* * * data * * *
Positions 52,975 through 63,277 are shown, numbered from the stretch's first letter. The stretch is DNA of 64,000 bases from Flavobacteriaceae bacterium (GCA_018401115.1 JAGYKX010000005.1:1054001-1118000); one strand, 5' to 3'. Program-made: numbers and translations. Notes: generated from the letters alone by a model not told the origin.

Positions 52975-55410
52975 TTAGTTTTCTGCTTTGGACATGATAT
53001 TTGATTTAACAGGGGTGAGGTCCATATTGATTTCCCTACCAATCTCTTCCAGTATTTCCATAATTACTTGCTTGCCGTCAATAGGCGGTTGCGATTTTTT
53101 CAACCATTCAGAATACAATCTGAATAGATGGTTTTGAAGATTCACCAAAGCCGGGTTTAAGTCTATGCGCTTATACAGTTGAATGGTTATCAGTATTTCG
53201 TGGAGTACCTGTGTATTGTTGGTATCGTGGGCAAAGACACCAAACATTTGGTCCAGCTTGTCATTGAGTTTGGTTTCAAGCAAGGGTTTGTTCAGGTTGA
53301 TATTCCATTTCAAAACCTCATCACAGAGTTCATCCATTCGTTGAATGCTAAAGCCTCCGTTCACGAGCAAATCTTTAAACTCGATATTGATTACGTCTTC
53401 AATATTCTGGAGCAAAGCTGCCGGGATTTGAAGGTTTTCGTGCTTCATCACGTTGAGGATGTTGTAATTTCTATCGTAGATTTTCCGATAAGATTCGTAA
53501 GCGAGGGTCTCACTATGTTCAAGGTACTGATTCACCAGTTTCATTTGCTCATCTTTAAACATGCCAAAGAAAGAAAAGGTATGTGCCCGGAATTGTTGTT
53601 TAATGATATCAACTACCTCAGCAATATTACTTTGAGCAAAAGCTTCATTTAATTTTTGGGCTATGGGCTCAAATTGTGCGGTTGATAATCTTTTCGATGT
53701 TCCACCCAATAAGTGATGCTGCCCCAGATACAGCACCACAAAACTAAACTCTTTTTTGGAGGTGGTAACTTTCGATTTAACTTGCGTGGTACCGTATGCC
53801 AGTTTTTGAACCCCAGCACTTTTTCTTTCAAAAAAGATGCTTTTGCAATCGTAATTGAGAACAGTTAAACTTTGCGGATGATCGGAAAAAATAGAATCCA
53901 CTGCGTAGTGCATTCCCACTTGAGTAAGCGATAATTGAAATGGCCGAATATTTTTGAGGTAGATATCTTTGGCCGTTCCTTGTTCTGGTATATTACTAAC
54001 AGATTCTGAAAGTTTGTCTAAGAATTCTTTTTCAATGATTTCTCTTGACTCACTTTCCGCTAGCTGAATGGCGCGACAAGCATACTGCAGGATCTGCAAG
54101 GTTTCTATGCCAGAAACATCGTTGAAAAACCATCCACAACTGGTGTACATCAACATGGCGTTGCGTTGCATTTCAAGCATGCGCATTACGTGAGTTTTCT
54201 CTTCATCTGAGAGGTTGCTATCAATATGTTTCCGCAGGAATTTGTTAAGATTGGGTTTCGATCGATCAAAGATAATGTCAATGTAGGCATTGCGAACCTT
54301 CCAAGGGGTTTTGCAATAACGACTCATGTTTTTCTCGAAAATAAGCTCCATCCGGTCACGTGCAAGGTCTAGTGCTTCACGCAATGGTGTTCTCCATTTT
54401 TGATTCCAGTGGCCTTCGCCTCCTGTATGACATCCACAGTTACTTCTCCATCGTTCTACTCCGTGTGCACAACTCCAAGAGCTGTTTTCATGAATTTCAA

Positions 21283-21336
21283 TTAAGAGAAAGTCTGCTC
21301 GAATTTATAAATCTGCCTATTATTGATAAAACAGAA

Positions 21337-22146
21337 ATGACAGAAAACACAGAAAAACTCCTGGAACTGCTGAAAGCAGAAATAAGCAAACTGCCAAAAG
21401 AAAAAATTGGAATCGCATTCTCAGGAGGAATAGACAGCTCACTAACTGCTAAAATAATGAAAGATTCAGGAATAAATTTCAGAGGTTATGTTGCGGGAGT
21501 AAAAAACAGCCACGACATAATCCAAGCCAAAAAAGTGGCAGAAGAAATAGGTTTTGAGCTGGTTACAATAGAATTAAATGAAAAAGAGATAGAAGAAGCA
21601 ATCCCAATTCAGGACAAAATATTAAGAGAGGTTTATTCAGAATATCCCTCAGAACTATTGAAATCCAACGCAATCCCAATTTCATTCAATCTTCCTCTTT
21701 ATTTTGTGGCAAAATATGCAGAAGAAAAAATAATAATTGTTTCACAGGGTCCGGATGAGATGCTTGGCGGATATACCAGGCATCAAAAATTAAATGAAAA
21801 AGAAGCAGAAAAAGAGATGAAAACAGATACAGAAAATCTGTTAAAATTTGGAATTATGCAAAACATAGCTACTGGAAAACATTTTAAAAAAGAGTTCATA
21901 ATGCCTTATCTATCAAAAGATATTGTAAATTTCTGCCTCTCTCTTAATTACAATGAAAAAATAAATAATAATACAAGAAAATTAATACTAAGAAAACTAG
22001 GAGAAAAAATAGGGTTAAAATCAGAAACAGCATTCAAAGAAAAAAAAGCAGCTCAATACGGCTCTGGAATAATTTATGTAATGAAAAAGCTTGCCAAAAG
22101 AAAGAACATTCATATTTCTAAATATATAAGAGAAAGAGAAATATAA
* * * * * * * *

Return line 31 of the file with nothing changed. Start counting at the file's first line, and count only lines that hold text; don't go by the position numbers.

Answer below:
22101 AAAGAACATTCATATTTCTAAATATATAAGAGAAAGAGAAATATAA